Most people don’t want to talk about the impact hearing loss has on relationships, even though it’s an issue many people deal with. Hearing loss can cause communication barriers that result in misunderstandings and frustration for both partners.
This is the perfect time for you to show your love and appreciation for your loved one with Valentine’s Day right around the corner. A great way to do this is to have a discussion about your hearing loss.
Having “the talk”
A person with neglected hearing loss has a 2.4 times more likely chance of experiencing cognitive conditions like dementia and Alzheimer’s disease according to some studies. When the part of your brain used for hearing becomes less engaged, it can start a cascade effect that can affect your whole brain. Doctors call this brain atrophy. It’s the “use it or lose it” principle in action.
Depression numbers amongst individuals who have hearing loss are nearly double that of an individual who has healthy hearing. People frequently become anxious and agitated as their hearing loss progresses according to research. The individual could start to seclude themselves from friends and family. As they sink deeper into depression, people with hearing loss are likely to stop participating in the activities they once enjoyed.
Relationships between family, friends, and others then become strained. Communication issues need to be handled with patients and compassion.
Someone who is experiencing hearing loss might not be ready to discuss it. They might be afraid or embarrassed. Denial may have set in. You may need to do a bit of detective work to determine when it’s time to have the conversation.
Here are some external cues you will have to depend on because you can’t hear what other people are hearing:
- Starting to notice anxiety and agitation in social situations
- Complaining about ringing, humming, static, or other sounds that you don’t hear
- Failing to hear alerts, doorbells, and other important sounds
- Sudden difficulty with work, hobbies, or school
- Avoiding busy places
- Avoiding conversations
- Cranking the volume way up on your TV
- Repeated misunderstandings
Look for these prevalent symptoms and plan to have a heart-to-heart conversation with your loved one.
What is the best way to discuss hearing loss?
Having this talk might not be easy. A loved one may become defensive and brush it off if they’re in denial. That’s why discussing hearing loss in an appropriate manner is so relevant. You might need to alter your language based on your unique relationship, but the strategies will be more or less the same.
- Step 1: Inform them how much you love them without condition and how much you appreciate your relationship.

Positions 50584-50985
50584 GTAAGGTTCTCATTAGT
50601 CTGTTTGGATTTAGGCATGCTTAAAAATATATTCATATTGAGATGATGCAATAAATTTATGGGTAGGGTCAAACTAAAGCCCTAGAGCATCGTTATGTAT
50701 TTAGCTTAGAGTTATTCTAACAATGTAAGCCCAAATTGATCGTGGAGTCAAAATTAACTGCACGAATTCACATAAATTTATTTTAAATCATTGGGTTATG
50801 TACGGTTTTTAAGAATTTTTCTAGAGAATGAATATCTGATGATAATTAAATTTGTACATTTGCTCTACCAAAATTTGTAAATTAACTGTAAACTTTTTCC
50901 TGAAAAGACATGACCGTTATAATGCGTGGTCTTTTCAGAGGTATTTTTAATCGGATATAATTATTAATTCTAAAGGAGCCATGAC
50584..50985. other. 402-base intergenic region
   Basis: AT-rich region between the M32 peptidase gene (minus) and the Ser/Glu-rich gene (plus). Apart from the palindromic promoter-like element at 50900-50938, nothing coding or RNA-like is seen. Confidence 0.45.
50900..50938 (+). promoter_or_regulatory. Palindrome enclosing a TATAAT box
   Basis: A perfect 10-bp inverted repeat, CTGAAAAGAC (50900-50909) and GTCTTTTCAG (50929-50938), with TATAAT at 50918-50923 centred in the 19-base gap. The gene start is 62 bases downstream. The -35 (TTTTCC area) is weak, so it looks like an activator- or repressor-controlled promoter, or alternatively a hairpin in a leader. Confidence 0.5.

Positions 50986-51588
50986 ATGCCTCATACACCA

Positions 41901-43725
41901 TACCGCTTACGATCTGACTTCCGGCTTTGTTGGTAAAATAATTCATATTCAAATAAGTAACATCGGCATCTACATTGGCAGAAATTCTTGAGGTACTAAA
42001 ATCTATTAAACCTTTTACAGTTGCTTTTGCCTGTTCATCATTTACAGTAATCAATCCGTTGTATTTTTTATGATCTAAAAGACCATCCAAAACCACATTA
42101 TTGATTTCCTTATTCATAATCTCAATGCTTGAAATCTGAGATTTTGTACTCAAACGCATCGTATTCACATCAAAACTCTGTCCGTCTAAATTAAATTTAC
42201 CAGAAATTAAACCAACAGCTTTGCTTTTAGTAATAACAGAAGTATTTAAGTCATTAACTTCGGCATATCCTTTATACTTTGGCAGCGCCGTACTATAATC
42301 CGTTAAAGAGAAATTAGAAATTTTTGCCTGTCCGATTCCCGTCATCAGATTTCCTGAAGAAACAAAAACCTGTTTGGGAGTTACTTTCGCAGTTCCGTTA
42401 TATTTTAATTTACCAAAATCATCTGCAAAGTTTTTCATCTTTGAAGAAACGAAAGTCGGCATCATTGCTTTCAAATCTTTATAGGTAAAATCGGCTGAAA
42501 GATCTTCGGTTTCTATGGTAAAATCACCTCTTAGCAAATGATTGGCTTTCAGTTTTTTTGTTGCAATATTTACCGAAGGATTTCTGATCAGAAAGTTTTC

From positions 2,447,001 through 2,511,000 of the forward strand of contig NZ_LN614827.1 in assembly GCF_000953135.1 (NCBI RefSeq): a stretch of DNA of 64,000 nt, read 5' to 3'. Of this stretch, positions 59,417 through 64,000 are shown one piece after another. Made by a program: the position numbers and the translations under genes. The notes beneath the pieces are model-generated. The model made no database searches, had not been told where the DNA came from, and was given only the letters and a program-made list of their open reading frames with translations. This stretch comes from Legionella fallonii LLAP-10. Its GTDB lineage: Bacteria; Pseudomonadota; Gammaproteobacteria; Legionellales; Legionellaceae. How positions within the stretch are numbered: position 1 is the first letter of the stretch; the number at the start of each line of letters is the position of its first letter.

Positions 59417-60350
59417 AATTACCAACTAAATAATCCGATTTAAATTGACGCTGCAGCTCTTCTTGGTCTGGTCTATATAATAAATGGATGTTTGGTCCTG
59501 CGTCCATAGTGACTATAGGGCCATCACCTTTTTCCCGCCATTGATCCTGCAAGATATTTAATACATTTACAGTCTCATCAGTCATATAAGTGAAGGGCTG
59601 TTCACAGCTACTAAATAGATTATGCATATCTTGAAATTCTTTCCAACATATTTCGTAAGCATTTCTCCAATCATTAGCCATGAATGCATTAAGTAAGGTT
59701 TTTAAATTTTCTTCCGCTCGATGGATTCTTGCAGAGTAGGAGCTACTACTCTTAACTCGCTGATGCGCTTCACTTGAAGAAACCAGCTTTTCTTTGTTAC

- Step 2: The state of their health is important to you. You’ve read the studies. You’re aware that neglected hearing loss can lead to an increased chance of depression and dementia. You don’t want your loved one to experience that.
- Step 3: Your own safety and health are also a concern. An excessively loud TV could harm your hearing. Also, your relationship can be affected, as studies have revealed that overly loud noise can trigger anxiety. Your loved one might not hear you yelling for help if you’ve fallen or someone’s broken into the house. People connect with others through emotion. If you can paint an emotional picture of the what-ifs, it will have more impact than just listing facts.
- Step 4: Make an appointment to have your hearing tested together. Do it immediately after making the decision. Don’t wait.
- Step 5: Be prepared for opposition. You could encounter these objections at any point in the process. This is a person you know well. What will their objections be? Will it be lack of time, or money? Possibly they don’t detect that it’s a problem. They may feel that homemade remedies will be just fine. (“Natural hearing loss remedies” are not effective and can even be harmful.)
Have your answers prepared ahead of time. Even a little practice can’t hurt. They don’t need to match those listed above word-for-word, but they should concentrate on your loved one’s worries.
If your partner isn’t willing to discuss their hearing loss, it can be difficult. Establishing a plan to deal with potential communication problems and the effect hearing loss can have on your relationship will help both partners have confidence that their concerns will be heard and understood. By having this discussion, you’ll grow closer and get your partner the help they need to live a longer, healthier, more rewarding life. And relationships are, after all, about growing together.